Cardiovascular Diseases (CVD) are the leading cause of death for women globally. According to the latest report by The Lancet Commission on Women and Cardiovascular Disease, based on data from the 2019 Global Burden of Disease study, approximately 275 million women are living with CVD, while 7 million are dying from CVD annually, around the world. Ischemic heart disease (47% of CVD deaths) followed by stroke (36% of CVD deaths) are the leading causes of death in women worldwide.
Despite the increased awareness, only 56% of women globally recognise that CVD is a threat to their health and do not do enough to combat this. The Heart and Stroke Foundation South Africa (HSFSA) is dedicated to empowering women to take care of their heart and brain health by adopting healthy life choices and healthy behaviours.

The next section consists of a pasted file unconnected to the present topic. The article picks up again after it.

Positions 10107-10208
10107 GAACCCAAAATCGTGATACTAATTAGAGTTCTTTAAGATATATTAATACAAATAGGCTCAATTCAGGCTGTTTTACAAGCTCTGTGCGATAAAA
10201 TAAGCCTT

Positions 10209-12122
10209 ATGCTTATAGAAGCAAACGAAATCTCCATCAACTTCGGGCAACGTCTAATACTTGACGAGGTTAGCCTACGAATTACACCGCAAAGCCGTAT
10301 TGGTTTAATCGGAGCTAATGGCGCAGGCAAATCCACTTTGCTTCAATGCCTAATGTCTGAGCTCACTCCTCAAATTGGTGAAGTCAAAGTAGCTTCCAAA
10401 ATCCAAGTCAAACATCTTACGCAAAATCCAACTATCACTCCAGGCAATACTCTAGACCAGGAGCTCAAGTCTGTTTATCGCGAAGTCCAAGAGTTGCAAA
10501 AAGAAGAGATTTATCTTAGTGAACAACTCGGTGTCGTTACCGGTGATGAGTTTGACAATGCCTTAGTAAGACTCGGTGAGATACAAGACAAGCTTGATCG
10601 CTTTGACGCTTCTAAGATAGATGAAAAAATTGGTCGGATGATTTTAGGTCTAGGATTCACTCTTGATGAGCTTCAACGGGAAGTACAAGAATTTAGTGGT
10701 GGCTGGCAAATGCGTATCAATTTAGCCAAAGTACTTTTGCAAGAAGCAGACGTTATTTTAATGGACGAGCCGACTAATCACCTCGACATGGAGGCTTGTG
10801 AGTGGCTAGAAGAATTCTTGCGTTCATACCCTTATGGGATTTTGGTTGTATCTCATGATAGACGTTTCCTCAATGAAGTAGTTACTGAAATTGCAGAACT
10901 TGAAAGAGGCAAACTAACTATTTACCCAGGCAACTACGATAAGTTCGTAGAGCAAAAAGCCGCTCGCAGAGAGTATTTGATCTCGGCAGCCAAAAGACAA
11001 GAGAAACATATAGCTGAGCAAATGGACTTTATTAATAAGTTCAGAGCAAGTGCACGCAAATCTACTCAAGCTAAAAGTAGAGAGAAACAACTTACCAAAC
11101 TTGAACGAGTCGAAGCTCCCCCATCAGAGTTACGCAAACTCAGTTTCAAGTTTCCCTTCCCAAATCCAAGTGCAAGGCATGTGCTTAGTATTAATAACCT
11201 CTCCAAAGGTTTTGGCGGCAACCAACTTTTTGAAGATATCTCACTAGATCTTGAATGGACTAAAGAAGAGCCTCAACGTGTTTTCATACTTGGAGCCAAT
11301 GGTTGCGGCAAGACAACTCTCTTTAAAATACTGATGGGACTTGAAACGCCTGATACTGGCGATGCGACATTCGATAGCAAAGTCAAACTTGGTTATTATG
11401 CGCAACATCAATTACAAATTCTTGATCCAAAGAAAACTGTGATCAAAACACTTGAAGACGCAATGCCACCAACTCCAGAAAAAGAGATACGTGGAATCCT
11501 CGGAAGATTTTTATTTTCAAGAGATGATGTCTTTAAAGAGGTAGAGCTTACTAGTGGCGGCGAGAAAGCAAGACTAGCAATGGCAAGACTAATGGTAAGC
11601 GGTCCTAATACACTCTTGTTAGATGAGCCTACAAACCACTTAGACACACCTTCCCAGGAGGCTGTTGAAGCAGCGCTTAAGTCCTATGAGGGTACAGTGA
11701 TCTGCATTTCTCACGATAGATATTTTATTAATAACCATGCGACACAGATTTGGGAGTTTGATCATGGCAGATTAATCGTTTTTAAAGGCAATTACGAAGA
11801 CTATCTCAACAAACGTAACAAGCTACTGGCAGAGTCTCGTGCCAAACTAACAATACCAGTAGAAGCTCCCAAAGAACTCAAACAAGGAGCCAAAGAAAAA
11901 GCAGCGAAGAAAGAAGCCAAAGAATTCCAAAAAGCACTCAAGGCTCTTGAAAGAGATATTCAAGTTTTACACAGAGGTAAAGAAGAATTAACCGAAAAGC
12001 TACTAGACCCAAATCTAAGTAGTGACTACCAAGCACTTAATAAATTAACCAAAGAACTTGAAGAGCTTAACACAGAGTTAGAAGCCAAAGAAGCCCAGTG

HSFSA CEO, Prof Pamela Naidoo, applauds the Lancet in publishing the outcome of the work of The Lancet Commission on women and cardiovascular disease. “It is vitally important to disaggregate data so that we can understand in-depth, the risk and differences in both men and women.”
In South Africa, the proportion of CVD deaths in women aged between 35–59 years is one and a half times more likely than that of women in the United States (World Heart Federation 2017). Moreover, women aged 55 years and younger are more likely to die than men within a year of their first heart attack (Harvard Health Publishing, 2016).
Women with heart disease are frequently neither accurately diagnosed, nor do they receive the right health care. In a survey conducted by the American Heart Association, about half of the women interviewed knew that heart disease is the leading cause of death in women, yet only 13% said it was their greatest personal health risk, even though heart disease kills six times as many women than cancer every year.